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What are the stages of traumatic brain injury?

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There are many types of brain injuries that people can experience, along with different stages, which can affect everything from the scalp and skull to the brain. The difficulty of treating and recovering from the injury will depend on the nature of the injury.

To help understand what a traumatic brain injury (TBI) entails and how it can impact a victim’s ability to recover, it’s important to know about the different types of TBIs and the different stages of intensity.

Types of TBIs

There are four main types of head injuries that qualify as TBIs: Concussions, penetrating injuries, contusions, and anoxic brain injuries. Each will involve different types and degrees of impact that can result in short-term to permanent damage.


Concussions are considered minor brain injuries, and they result from impact to the head, shaking, or sudden changes in movement. It’s not easy to detect a concussion via brain imaging due to their perceivably minor damage, but they are still considered potentially serious. While a single concussion can be serious, concussions can cause compound damage if two or more concussions take place over time, or if multiple concussions occur before the previous ones have a chance to heal.

Some signs of a brain injury involving a concussion include headaches, memory loss, concentration difficulties, and disorientation.

Penetrating Injuries

Penetrating brain injuries take place when objects make contact with the brain by breaking through the skull. Objects that may touch the brain in these injuries could include bone fragments from the skull, foreign objects, skin, or hair. Both the impact and contact could cause serious brain injuries.

Some potential causes of penetrating injuries may include auto accidents resulting in objects piercing through the skull, construction site accidents involving falling objects or other hazards, and slip and falls resulting in skull fractures.


Contusions involve bruising of brain tissue. Contusions result from the breaking and leakage of blood vessels, leading to mounting pressure in the head that can cause serious complications. Impact to the head can cause a contusion in addition to a concussion. Examples of causes of these injuries are a car accident that results in the head making an impact with the vehicle or sports-related accidents.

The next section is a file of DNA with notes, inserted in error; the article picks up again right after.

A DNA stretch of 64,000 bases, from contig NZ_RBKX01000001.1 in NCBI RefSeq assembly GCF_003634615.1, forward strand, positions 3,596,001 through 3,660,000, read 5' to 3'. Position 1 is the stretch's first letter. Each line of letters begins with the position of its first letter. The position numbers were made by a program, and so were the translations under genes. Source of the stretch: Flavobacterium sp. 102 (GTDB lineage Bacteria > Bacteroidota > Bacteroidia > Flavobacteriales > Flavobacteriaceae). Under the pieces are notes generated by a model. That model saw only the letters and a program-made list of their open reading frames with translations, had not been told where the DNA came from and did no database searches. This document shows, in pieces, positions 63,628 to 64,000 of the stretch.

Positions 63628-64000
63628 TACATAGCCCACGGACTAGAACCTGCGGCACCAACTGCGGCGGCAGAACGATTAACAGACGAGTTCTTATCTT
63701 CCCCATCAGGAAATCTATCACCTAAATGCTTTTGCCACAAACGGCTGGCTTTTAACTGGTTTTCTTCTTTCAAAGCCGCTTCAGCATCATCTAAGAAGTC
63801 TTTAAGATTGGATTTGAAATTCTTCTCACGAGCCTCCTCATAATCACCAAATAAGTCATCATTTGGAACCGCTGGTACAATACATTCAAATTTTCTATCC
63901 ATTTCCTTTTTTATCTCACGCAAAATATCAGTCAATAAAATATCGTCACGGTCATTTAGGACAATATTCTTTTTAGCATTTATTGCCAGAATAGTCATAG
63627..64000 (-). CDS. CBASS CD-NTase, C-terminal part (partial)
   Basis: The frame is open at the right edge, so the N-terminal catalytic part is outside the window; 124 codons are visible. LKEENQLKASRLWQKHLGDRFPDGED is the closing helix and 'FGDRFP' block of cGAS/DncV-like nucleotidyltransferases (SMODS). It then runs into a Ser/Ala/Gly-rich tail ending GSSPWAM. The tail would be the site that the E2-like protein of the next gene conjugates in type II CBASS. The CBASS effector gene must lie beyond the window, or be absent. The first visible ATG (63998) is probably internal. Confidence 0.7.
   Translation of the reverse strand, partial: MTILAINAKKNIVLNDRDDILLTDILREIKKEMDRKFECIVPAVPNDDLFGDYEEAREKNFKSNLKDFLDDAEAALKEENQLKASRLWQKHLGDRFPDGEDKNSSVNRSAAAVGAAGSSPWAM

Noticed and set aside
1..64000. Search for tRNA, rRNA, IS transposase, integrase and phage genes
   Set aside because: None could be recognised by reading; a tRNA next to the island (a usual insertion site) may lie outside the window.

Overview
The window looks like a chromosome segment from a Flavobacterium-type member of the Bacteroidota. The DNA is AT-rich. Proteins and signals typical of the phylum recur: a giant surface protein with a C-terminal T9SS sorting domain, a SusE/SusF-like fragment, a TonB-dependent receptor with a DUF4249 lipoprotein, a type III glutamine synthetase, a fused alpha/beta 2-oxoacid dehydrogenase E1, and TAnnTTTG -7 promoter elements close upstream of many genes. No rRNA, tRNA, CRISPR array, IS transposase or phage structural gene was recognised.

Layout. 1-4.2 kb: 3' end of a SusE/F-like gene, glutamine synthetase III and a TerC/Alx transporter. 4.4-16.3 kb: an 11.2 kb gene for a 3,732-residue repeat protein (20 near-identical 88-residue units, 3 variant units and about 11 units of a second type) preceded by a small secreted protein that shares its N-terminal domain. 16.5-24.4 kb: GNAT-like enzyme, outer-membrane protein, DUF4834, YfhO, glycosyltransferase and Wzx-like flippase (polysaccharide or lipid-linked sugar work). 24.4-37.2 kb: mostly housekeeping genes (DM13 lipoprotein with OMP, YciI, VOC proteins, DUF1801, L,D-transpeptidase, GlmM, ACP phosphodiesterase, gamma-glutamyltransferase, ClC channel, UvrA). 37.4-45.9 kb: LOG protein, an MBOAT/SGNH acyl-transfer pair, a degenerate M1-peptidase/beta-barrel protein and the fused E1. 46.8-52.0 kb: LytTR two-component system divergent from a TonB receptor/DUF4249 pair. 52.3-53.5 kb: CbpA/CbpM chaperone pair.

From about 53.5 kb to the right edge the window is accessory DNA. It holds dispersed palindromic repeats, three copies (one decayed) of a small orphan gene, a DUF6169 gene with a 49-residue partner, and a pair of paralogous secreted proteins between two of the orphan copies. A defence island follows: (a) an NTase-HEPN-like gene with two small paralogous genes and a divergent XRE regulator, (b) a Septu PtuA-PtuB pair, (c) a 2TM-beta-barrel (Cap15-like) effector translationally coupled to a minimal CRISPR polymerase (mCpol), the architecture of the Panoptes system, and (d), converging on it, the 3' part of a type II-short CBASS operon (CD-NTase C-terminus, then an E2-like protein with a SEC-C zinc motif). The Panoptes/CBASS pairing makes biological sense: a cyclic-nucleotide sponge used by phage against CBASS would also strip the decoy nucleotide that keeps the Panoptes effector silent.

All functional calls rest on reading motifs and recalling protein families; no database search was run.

Signs of contusion may include confusion, emotional distress, loss of consciousness, and agitation.

Anoxic Brain Injuries

Anoxic brain injuries involve a lack of oxygen to the brain, which prevents the brain from functioning properly. Within as little as four minutes, brain cells will die due to inadequate oxygen, leading to brain injury. Oftentimes, anoxic brain injury results from blockage of blood flow, which can include strokes, trauma, or heart attacks. Other potential causes include drowning, suffocation, or other dangers that prevent the intake of oxygen through the lungs.

Stages of TBIs

There are three stages of TBIs that victims may experience.

Mild TBIs

Mild TBIs entail a loss of consciousness for a short period of time, usually for seconds or minutes at a time. In some cases, victims may not lose consciousness, only displaying mild disorientation or confusion. While imaging may not show conclusive evidence of a brain injury, a closer examination of victims can help assess the true extent of the injury.

Moderate TBIs

In the case of moderate TBIs, victims lose consciousness for as long as several hours or even weeks. Complications can then last for months or the rest of a victim’s life, and they may include compromised cognition, physical ability, or behavioral control.

Severe TBIs

Severe TBIs tend to involve serious physical damage to the brain through penetration injuries, contusions, or anoxic brain injuries. Severe brain injury is often fatal or leads to life-altering changes that last for the duration of victims’ lives.

Recovery periods and capabilities will depend on the extent of the TBI and the type of injury sustained. Knowing the differences between TBIs can help gauge the severity of brain injuries and determine the best course of treatment.

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